Letters to Afropolitan women | KAYA FM

Letters to Afropolitan women


By Motlagae Konyana

Afropolitan women writes about their experiences in the journey of their lives,  they share their lessons,  they are achievements and their happy moments.

I am powerful beyond measure…

When you were in your twenties and thirties,  I over worked you, criticized you and never acknowledge your hard work. I accused you of being weak and not good enough. I accused you of being irresponsible and for never getting anything right.
What I didn’t realize was how heavy these accusations weighed on you and made you tired, and took away all the energy you needed to raise two daughters as a single mom. Yes I neglected to acknowledge your strength, your loving and caring nature and your dedication and commitment to doing your best to create a loving home for the children, and to take care of all their needs.
In my negative space I demanded that you work harder and provide more. And as you worked harder to advance your career, I accused you of being an absent mother who does not make time for her children.
I made you run around like a mad woman, always having to prove yourself. Until minute by minute, day by day I realized how I have been beating you up and demanding that you be a better person, a better mom, an outstanding employee.
I looked at you in the mirror and you looked back at me. For the first time I looked into your eyes and confessed all that I have done to you to make you afraid of life, to make you feel weak and insecure. I confessed for putting other people before you, always wanting to please others and not standing up for yourself when others disrespected you and abused your love and trust.
With tears streaming down my face, I asked you to forgive me. And I committed to a new intention. I choose to love and take care of you like I have been doing all these years- but was too highly strung to see how strong and determined you have been.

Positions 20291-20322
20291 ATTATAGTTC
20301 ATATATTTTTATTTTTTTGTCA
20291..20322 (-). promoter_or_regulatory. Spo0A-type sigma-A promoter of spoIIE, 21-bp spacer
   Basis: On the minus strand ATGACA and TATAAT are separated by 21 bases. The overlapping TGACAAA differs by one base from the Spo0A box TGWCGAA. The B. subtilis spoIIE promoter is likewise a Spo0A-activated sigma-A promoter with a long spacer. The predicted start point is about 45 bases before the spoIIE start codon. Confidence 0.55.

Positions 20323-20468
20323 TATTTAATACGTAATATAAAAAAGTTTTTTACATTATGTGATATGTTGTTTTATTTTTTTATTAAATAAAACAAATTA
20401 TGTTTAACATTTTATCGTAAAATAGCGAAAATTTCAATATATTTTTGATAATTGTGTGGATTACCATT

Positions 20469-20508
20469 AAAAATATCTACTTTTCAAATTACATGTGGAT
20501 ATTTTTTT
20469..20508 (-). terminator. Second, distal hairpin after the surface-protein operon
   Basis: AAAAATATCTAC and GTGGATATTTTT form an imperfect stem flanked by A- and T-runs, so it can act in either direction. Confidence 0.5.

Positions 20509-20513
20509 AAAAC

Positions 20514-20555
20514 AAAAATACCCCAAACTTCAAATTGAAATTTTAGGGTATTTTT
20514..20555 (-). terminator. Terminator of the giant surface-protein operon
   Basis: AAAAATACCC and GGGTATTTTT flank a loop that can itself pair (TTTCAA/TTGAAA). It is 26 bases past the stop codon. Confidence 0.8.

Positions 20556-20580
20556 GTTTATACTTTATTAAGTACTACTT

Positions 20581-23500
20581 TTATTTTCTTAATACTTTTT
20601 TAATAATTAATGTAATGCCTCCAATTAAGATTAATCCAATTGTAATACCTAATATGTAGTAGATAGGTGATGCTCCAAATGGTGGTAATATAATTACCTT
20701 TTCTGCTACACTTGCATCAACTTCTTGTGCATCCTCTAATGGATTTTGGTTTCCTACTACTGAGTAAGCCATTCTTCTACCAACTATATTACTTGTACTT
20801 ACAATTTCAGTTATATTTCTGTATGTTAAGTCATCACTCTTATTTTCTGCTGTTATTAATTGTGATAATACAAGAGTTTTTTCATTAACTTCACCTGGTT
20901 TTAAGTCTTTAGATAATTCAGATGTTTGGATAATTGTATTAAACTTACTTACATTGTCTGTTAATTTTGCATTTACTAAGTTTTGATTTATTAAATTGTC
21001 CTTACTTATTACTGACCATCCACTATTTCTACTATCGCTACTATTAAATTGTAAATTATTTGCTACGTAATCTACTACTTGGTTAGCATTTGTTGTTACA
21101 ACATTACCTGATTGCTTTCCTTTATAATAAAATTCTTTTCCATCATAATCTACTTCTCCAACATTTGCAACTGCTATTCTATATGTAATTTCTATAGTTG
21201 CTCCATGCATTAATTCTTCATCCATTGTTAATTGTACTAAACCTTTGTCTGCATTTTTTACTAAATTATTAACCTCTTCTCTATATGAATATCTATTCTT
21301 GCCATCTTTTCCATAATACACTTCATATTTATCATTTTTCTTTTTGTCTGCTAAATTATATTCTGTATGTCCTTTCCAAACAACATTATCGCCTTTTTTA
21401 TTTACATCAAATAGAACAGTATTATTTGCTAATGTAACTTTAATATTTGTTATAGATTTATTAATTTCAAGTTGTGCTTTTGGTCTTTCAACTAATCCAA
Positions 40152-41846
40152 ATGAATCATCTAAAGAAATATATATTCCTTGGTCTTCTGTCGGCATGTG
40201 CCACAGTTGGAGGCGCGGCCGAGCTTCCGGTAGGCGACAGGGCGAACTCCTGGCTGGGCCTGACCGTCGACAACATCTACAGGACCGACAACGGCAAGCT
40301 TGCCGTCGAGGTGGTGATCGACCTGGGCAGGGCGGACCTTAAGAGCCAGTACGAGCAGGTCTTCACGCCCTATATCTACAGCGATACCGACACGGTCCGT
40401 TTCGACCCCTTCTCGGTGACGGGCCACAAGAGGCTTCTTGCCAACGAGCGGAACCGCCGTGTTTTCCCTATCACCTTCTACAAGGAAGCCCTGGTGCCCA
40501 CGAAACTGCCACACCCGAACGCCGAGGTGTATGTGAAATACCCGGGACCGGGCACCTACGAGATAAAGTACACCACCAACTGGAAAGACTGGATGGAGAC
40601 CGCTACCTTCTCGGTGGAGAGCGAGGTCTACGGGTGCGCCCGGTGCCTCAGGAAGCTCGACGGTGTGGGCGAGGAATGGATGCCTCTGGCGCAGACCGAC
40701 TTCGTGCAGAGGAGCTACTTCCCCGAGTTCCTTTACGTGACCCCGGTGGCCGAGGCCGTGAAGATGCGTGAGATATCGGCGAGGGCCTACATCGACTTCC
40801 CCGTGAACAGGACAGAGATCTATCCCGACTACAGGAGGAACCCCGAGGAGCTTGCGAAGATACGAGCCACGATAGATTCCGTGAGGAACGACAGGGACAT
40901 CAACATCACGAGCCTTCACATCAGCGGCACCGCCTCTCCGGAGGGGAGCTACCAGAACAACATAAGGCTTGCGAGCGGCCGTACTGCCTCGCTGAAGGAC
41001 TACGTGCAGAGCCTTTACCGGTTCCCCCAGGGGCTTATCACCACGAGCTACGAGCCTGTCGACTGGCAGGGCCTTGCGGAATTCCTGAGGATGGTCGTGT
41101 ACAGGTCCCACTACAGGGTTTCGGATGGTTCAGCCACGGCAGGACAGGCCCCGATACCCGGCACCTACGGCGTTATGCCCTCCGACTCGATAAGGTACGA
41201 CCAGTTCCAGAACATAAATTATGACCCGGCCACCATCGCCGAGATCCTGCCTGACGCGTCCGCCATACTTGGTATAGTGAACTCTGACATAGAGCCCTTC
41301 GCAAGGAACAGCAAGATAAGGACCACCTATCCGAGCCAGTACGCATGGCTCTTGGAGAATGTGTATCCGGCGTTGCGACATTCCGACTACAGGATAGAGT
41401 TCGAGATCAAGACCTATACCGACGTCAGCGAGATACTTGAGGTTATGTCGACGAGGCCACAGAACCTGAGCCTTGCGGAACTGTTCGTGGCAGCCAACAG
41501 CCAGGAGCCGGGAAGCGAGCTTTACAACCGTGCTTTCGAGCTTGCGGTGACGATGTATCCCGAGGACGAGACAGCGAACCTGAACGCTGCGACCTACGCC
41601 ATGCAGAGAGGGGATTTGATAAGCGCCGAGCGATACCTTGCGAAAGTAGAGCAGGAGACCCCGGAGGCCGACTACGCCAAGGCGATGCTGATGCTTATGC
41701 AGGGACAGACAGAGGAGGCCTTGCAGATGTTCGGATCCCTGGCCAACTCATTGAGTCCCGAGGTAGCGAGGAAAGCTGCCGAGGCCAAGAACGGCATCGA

You have been courageous when times were tough. You have looked after your spiritual and physical health.  You have walked out of abusive relationships and stood up for yourself when you were being bullied and undermined.
You have showed up in your life and became a leader and a pioneer. You have empowered yourself and others.  In the words of Marianne Williamson: “Your greatest fear has been that you are powerful beyond measure. It is your light not your darkness that most frightens you. There is nothing enlightened about shrinking so that others won’t feel insecure around you. As you let your own light shine, you unconsciously give others permission to do the same.”

You have become a solid rock hat does not move during a dark stormy night.

By Anonyomous 

I am a fighter,  I am conqueror & I am a woman and I can…..

I learnt from a very young age that the world we live in is not kind … especially to women. In my first year of university, I was sexually assaulted at a party I went to with my friends. I don’t think that the assault was my biggest problem… the biggest problem was the latter when I told my then boyfriend what had happened to me and his response was: “Why did you go to the bathroom on you own? Where were your friends? What were you thinking? Why would you put yourself in danger?”

I remember thinking “why can’t I go to the bathroom on my own? I was thinking I need the toilet. Did I invite this into my space? Is it may fault

These are questions I wrestled with for few years. Recently however, I realized that to think it was ever my own fault is utter… HORSESHIT. We are made to believe that our position in society is below that of a man. We have to always prove ourselves and justify our positions so much so that you have to justify and motivate why being raped was not your fault.

It’s something that should trouble me every day but I made the conscious decision to not let it consume me or define me. I choose to celebrate my survival and the second chance at life I was given. I celebrate my independence and all the opportunities that have been afforded to me. I am afraid at times but I refuse to let it be a limiting factor for me. Some days I am angry but I choose to let it be a motivation as why I need to succeed. We need to change the world needs.

A lot of women are defined by their life experiences and I often wonder what my life would have been like had it not been for the lessons I had to learn. Today I am resilient. I am independent. I am a lover of life. I am a survivor. I am a fighter. I am a conqueror. I am a woman and I can.

– By Anonyomous 

You are a phenomenal woman….

When the sun starts shining in your life and things finally seem like they are going according to the plan it is very easy to forget the trials and tribulations that you faced in order to get to where you are today. Shaped by the scars that lie deep beyond the smile that you wear so effortlessly every day I am actually proud of the young woman you have become today.